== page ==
The most effective way to address problems caused by facial and neck skin laxity—such as jowls and drooping cheeks—is through having a face/neck lift surgery. While there are many treatments that can help aid in improving skin laxity such as skin resurfacing and injectables, only surgery can truly remove it.
However, we understand that some patients are not interested in surgery but would like to receive the benefits of a “lunchtime lift.” For these patients, a PDO thread treatment, or thread lift, may be the right procedure for you.
What are Thread Lifts?
A PDO thread lift treatment is a minimally-invasive procedure that lifts and tightens sagging skin tissue using threads made of Polydioxanone (PDO). Polydioxanone is a dissolvable suture that is used regularly in many surgical procedures.
The threads are inserted into the treatment area with a needle and anchored, lifting the skin and tightening the desired area through the length of the thread.
PDO threading helps combat aging not only in the shorter term lift but also in another way: it stimulates the body’s natural healing response which causes the body to produce increased collagen in the treated areas.
The threads will naturally dissolve approximately six months after the procedure. At this point, your increased collagen production will already be underway.
PDO Thread Lift FAQs
When Will I See Results?
Immediately. You may also see some additional swelling due to the injections for the first 2-3 days.
What areas can be treated with a PDO thread lift?
Thread lifts are versatile and can be used for many facial and body areas. Almost anywhere you are bothered by loose or sagging skin, a thread lift can help. A consultation with a PDO thread certified nurse is required to provide a treatment plan. Our nurse injectors are all certified in PDO threading processes, procedures, and techniques.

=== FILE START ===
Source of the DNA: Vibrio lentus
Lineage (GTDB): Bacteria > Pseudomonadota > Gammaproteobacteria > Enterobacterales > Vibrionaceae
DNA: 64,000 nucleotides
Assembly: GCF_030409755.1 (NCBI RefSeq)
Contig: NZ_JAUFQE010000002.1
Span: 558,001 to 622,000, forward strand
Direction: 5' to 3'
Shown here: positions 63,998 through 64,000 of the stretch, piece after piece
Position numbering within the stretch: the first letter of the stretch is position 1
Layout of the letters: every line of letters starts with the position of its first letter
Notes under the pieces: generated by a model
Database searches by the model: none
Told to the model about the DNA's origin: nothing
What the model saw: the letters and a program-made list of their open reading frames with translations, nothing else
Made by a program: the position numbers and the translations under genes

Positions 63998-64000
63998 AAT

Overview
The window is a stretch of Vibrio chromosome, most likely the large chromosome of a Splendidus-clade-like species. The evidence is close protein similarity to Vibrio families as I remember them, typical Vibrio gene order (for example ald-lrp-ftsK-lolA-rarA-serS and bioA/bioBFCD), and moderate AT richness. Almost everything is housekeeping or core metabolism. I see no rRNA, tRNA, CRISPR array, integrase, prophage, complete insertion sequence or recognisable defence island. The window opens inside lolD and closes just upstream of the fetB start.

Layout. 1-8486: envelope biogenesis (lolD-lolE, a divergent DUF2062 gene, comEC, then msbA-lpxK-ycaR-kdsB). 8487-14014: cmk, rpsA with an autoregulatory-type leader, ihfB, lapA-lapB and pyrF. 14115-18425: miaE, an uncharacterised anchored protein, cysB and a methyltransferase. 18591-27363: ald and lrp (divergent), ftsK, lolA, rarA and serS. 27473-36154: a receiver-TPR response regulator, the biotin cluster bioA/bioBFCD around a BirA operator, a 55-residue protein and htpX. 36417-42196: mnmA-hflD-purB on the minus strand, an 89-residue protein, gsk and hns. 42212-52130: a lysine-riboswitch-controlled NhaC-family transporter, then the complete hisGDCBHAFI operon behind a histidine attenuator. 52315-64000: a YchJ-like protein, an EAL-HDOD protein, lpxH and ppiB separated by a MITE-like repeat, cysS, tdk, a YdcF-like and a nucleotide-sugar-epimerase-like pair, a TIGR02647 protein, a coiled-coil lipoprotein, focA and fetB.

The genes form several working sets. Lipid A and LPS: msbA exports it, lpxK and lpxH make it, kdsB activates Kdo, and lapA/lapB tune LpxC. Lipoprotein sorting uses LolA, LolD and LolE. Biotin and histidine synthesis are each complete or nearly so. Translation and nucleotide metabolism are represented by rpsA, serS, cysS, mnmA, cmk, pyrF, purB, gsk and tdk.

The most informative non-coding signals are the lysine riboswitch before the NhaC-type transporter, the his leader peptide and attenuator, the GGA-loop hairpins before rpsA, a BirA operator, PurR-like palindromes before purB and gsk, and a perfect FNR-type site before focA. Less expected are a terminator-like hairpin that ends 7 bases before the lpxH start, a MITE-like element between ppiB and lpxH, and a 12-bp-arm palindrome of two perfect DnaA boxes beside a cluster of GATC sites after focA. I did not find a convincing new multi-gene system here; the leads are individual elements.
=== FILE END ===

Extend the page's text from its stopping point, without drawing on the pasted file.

Facial Thread Lift Areas
- Nasojugal folds (neck)
- Nasolabial fold (face)
- Wrinkles around mouth
- Wrinkles and fine lines around the eyes (crow’s feet)
Body Thread Lift Areas
How Long Does a Thread Lift Last?
Immediate skin tightening and lifting. Characteristics of the skin continue to improve over the following 4-6 months with more noticeable lifting. Tissue changes continually improve during this time due to collagen formation around the injection site and threads. At this point, collagen production is in process and beginning to improve the skin in the area.
Around the six month mark, the PDO thread naturally begins to breakdown. The final result is preserved for 12-24 months depending on the age of the patient and metabolic activity of the skin cells in the area.
How Long Does the Treatment Take?
Most treatments require 60-120 minutes for the procedure. This is dependent on the number of threads needed and areas treated.
Does it Hurt?
Discomfort is minimal to moderate. Your injector will use numbing cream, local anesthetic injections, and/or ice packs to aid with treatment and for enhanced patient comfort.
As desired to maintain.
How Much Does a Thread Lift Cost?
The cost of a thread lift is dependent on the extent of the procedure, the number of threads required for the desired amount of lift, and the number of areas treated.
Are Thread Lifts Covered by Insurance?
Like most cosmetic procedures, thread lifts are elective, most insurance carriers will not cover the cost. Constantine Cosmetic Surgery offers CareCredit, a healthcare and beauty financing company, for our patients which can be used on a variety of procedures we offer.
Medications to Avoid
Discuss with us and your primary physician your exact medication list prior to stopping any prescribed or over the counter medication.
Generally speaking, avoid for 3-5 days prior to your treatment your blood thinners such as aspirin, steroids, ibuprofen, alcohol, omegas, flaxseed oil, fish oil, vitamin D3, and vitamin E, ginseng, and garlic.
Possible Side Effects
Localized redness, tenderness, swelling; puckering of skin which generally resolves on its own over a few weeks, firmness, bumps; discoloration, bruising; the very rare possibility of infection.
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